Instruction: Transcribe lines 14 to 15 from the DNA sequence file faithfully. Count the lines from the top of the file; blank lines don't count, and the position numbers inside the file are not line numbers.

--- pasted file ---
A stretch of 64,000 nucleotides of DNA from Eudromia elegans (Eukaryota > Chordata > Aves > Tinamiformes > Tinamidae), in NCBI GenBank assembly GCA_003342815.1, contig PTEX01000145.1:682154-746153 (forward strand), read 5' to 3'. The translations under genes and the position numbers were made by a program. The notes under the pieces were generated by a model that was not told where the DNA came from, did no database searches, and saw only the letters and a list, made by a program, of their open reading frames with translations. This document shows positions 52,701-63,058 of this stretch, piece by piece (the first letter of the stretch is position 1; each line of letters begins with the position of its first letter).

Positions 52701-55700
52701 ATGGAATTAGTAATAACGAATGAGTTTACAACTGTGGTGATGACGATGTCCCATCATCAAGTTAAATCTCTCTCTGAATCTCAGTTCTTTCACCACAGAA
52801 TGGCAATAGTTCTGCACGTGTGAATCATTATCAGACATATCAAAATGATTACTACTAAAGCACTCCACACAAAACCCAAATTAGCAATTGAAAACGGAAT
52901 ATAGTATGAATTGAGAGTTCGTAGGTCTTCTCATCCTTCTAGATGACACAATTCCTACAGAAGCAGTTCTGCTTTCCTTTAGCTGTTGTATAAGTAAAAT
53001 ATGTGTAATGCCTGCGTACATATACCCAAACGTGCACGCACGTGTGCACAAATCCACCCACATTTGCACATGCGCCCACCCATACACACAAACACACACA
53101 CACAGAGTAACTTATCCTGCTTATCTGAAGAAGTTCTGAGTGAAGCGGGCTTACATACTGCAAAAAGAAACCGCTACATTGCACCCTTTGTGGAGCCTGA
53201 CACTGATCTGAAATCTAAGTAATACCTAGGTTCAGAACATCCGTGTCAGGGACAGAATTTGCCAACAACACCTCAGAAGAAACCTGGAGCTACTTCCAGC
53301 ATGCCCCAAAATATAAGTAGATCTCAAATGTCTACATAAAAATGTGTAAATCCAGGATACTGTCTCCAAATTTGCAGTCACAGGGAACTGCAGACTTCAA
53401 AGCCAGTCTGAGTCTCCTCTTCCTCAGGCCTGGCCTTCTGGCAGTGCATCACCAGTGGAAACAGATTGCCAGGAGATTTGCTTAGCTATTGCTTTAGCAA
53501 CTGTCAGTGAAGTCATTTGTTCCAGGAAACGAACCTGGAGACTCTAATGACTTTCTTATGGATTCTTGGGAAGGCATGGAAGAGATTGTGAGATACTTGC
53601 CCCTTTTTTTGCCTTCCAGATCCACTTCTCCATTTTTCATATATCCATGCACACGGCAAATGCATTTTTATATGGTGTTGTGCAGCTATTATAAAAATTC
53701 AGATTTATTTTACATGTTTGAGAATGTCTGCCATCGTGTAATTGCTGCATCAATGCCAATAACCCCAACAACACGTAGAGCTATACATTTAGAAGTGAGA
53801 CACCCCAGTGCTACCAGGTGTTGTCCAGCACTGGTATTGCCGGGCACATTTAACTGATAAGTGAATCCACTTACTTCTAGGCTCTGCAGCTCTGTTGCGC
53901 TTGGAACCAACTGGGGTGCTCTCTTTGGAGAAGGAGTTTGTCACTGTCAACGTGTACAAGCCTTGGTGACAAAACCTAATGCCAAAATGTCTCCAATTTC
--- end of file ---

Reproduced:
53801 CACCCCAGTGCTACCAGGTGTTGTCCAGCACTGGTATTGCCGGGCACATTTAACTGATAAGTGAATCCACTTACTTCTAGGCTCTGCAGCTCTGTTGCGC
53901 TTGGAACCAACTGGGGTGCTCTCTTTGGAGAAGGAGTTTGTCACTGTCAACGTGTACAAGCCTTGGTGACAAAACCTAATGCCAAAATGTCTCCAATTTC